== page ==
Each coefficient of a regression model measures what is called effect size. Returning to our data, the effect size tells how much the predicted number of lawyers changes with a change of one F500 headquarters. Since our single-variable coefficient is 1,265 it would mean that every additional F500 headquarters increases the estimated lawyers by 1,265; every F500 headquarters less would drop the estimated lawyers by 1,265. So, effect size indicates the influence of one plus-or-minus predictor unit on the response number. But we shouldn’t use that single effect size because we have data for other variables that contribute to the estimated number of lawyers.
To this point we have been conducting linear regression with only a single predictor. If we include in our model more than one predictor, by the way, we are using multiple linear regression.
To progress to multiple linear regression and to see more effect sizes and how coefficients change when there are additional predictor variables, let’s add to our model the predictor variable of state population. The resulting regression equation appears below.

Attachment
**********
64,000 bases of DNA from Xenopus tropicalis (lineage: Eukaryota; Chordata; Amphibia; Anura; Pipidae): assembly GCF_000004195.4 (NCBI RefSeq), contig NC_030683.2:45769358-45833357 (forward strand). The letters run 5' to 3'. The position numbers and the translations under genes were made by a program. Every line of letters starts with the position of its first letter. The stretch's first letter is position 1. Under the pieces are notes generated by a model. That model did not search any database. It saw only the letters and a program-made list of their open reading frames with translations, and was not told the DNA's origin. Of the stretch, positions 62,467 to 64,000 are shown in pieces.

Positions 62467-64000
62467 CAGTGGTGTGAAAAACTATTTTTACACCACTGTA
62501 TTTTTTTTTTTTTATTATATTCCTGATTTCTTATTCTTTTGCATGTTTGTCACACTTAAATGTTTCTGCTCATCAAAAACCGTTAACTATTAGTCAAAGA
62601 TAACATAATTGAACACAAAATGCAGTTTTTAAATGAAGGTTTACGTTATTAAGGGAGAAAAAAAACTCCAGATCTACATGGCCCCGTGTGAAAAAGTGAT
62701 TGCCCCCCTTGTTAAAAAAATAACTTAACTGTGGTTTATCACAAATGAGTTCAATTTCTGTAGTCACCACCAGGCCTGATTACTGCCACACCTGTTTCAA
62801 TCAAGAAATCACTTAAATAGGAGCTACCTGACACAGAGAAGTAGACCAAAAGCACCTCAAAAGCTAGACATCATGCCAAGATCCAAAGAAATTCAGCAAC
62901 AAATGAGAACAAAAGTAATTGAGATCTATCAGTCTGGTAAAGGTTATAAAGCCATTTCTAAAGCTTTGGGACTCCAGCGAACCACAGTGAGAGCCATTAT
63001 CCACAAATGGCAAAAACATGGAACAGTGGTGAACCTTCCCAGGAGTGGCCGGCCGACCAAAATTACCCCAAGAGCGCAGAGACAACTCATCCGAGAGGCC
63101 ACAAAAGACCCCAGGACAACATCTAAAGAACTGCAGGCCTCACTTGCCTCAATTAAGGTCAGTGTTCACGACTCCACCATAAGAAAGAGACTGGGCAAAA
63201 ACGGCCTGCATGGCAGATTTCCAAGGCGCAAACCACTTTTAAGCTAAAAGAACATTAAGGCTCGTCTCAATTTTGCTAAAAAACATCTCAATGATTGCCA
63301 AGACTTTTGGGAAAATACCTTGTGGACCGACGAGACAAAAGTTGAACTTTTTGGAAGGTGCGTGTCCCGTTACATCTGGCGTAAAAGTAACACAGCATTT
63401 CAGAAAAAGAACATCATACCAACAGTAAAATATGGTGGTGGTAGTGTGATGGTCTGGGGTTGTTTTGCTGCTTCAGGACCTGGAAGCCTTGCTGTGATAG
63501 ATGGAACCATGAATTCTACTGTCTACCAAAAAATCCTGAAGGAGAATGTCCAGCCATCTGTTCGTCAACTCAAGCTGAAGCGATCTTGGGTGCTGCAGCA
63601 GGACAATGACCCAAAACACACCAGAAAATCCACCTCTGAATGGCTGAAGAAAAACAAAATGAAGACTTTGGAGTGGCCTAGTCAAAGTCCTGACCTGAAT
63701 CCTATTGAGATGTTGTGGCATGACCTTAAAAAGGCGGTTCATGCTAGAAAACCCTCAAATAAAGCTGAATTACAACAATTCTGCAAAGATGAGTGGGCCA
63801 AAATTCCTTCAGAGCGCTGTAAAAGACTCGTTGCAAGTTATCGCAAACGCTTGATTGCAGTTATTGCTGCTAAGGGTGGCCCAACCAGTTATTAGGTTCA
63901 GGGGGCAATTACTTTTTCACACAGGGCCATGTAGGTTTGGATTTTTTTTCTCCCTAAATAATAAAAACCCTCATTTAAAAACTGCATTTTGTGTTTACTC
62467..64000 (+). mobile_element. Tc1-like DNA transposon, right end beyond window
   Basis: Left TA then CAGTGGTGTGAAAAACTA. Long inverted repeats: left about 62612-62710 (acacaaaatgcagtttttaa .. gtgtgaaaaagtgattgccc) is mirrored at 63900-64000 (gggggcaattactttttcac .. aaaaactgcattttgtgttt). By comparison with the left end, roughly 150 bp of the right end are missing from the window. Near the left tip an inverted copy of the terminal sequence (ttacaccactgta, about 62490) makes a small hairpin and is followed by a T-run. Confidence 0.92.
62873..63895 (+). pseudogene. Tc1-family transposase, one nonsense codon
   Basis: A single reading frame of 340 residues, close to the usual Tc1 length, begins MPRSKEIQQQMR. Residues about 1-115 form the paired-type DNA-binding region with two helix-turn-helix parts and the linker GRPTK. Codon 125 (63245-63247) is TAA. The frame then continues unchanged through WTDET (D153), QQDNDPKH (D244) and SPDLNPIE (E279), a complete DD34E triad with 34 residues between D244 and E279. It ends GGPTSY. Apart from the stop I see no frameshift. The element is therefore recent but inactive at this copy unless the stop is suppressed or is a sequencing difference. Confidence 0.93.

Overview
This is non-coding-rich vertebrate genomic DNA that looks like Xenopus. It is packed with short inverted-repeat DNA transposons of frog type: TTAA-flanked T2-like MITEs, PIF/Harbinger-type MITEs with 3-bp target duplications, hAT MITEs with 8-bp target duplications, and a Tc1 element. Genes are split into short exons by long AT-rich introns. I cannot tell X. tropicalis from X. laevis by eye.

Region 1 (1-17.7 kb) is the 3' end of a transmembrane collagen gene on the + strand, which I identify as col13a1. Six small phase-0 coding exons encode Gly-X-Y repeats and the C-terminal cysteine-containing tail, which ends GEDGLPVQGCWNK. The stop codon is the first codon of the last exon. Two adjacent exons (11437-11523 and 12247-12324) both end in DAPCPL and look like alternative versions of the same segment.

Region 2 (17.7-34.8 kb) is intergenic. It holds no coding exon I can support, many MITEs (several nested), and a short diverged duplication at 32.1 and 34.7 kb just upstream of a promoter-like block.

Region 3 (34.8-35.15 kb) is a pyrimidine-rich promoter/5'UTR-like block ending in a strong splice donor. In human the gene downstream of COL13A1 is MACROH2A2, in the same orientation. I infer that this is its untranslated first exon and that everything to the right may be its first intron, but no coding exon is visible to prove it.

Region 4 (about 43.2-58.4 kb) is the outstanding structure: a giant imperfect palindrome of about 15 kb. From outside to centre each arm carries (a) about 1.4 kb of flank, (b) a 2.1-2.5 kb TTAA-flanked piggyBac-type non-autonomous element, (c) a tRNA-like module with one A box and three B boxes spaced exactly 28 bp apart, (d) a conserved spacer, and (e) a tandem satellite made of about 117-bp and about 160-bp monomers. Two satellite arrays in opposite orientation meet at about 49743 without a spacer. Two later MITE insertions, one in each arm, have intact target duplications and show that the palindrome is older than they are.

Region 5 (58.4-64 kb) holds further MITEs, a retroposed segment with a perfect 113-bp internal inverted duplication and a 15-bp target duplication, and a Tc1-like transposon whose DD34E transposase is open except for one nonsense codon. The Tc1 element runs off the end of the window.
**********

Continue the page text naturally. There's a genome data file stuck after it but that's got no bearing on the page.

“lawyers = -275.8 + 767.689 * F500 + 0.001 * population + e”
The coefficient for F500 headquarters has dropped dramatically, from 1,265 to 768. Further, we see a tiny coefficient for state population.
But you can’t look at the absolute size of a coefficient and decide whether it’s more or less influential than another predictor’s coefficient, because if they are both statistically significant, you also must take into account the units of the predictor variable. Our units are one headquarters and one state resident. Intuitively, a change in one headquarters ought to make much more of a difference in the lawyer count than the change of one resident.
Both predictors are statistically significant, so what do the coefficients tell us about translating their variable values into the real world? On this two-predictor model, every increase or decrease in the number of F500 headquarters changes the estimated number of lawyers by 768, when we hold state population constant. Every increase or decrease in the population changes the estimated lawyers by 1/1000, holding F500 headquarters constant. Thus, for every thousand additional residents in a state, this model predicts an additional lawyer.
Holding other predictors constant means that the software sets the remaining predictor variables at the same value, so they have no influence on the response variable — the number of private practice lawyers. Doing so isolates the effect of the remaining predictor on the response variable.
We need to include as many predictor variables as we have available and evaluate that multiple linear regression model, which we will do in a later post.